More Medicinal Uses for Pomegranate
Chinese 'Devil Dung' Plant Could Be a Swine Flu Fighter
INFERTILITY
Obesity May Affect Fertility in Young Womene
KID'S HEALTH
Green Tea May Help Brain Cope With Sleep Disorders
Mom and Baby Alike May Benefit From Exercise
Traffic, Dust Linked to Asthma in Kids
MEN'S HEALTH
Strenuous Daily Workout May Keep Cancer at Bay
Physical Activity May Prolong Survival After Colon Cancer
The Dark Side of Vegetarianism
MENTAL HEALTH
Green Spaces Boost the Body and the Mind
Meaningful Conversations Boost Kids' Language Skills
Heal Your LifeŽ Tips for Living Well
PAIN
Are We Exercising Pain Away? Not So Much.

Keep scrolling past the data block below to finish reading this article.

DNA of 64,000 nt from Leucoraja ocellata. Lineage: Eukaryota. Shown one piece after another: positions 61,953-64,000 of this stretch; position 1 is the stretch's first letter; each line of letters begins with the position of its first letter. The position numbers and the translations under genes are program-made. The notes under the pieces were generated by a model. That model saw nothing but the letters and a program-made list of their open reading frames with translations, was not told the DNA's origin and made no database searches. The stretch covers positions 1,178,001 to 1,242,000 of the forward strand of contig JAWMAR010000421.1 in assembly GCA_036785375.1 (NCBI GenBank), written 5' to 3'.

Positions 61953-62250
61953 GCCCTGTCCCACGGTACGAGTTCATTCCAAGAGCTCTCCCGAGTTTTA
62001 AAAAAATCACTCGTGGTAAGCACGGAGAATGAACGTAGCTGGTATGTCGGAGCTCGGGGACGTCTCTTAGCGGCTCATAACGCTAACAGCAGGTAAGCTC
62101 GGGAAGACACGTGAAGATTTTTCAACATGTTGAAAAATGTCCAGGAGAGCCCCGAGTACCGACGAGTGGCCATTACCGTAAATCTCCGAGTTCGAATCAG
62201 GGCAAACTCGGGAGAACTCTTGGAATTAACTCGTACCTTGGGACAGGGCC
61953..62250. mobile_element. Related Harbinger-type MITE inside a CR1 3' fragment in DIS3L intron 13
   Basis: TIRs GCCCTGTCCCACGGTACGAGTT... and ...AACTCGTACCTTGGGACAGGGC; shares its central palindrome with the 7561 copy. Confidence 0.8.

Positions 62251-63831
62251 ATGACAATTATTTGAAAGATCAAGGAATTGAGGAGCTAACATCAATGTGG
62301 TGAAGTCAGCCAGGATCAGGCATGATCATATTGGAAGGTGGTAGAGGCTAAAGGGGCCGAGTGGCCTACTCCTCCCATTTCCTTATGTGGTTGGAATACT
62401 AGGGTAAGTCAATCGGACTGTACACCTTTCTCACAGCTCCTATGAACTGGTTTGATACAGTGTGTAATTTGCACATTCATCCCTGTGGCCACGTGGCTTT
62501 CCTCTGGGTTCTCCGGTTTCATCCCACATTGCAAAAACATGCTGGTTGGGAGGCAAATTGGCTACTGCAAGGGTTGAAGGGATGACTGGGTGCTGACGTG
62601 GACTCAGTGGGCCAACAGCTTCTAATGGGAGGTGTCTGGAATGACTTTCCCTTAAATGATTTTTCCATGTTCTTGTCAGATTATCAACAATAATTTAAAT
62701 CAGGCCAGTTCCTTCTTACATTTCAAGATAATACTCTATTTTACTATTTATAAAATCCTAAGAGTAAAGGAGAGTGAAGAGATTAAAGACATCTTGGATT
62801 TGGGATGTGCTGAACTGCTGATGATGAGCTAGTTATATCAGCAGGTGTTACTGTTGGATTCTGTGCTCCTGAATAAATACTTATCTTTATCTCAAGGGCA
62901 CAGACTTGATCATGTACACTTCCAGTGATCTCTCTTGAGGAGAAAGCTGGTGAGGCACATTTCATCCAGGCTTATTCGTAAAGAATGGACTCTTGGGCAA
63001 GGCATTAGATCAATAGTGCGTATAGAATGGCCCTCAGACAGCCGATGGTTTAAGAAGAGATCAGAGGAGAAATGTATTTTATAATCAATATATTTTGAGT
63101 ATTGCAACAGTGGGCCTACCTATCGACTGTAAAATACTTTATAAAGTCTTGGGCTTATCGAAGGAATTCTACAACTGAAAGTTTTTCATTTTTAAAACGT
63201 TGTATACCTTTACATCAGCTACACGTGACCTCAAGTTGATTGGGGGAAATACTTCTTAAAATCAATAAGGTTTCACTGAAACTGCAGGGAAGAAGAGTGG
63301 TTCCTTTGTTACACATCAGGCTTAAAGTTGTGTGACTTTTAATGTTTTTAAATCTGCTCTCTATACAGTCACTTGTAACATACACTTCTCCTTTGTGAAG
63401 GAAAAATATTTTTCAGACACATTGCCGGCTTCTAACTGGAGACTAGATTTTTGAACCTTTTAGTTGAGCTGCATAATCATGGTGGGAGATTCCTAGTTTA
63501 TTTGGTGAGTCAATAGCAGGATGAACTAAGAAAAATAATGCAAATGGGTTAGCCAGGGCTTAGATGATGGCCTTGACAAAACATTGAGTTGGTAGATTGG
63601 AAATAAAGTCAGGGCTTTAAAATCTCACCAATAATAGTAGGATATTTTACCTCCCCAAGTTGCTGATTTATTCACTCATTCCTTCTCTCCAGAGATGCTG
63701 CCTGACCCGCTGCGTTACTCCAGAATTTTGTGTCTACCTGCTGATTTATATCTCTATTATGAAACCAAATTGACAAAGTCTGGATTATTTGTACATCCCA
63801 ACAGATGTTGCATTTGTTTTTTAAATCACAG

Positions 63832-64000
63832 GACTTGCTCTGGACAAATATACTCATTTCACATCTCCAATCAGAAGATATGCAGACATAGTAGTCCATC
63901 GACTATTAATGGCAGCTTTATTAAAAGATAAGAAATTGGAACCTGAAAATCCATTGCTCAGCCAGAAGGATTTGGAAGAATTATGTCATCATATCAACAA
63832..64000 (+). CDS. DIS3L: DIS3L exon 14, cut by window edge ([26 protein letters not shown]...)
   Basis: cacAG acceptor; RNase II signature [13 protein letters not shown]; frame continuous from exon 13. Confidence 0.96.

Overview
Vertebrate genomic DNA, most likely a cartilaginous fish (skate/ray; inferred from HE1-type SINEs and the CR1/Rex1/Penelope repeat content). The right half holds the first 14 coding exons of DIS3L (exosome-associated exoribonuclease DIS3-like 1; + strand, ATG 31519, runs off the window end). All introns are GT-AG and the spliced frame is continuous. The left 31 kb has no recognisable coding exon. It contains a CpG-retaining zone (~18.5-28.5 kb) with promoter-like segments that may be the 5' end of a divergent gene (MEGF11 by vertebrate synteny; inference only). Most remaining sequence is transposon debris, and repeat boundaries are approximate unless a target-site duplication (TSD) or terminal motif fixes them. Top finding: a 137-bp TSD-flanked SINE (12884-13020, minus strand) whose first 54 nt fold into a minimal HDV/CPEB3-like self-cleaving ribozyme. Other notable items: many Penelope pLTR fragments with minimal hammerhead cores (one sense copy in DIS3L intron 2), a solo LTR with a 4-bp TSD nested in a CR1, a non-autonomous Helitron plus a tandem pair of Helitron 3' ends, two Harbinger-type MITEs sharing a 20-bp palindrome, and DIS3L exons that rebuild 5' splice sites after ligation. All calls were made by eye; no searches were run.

Acupuncture, Real or Fake, Eases Back Pain
'Cell Phone Elbow' -- A New Ill for the Wired Age
PHYSICAL THERAPY
PREGNANCY
Obesity May Affect Fertility in Young Womene
Acupuncture May Ease Depression During Pregnancy
Breast-Feeding Benefits Moms and Babies
SENIORS
Rapid Weight Loss in Seniors Signals Higher Dementia Risk
Seniors Who Volunteer May Live Longer
Laughter Can Stimulate a Dull Appetite
SEXUAL HEALTH
SLEEP DISORDERS
Exercising Throat Muscles May Relieve Sleep Apnea
Better Sleep, Grades Seem to Go Up
Sleeping Could Help Women Lose The Baby Fat
WOMEN'S HEALTH
Postmenopausal Women With Breast Cancer Face Joint Issues
Pre-Pregnancy Weight Linked to Babies' Heart Problems
Natural Oils Help Lower Body Fat For Some
Add your Article

Whole Grains Take a Bite Out of Type 2 Diabetes Risk

Brown rice is better than white rice at reducing the risk of type 2 diabetes, but whole grains are the most effective at lowering the risk, study findings show.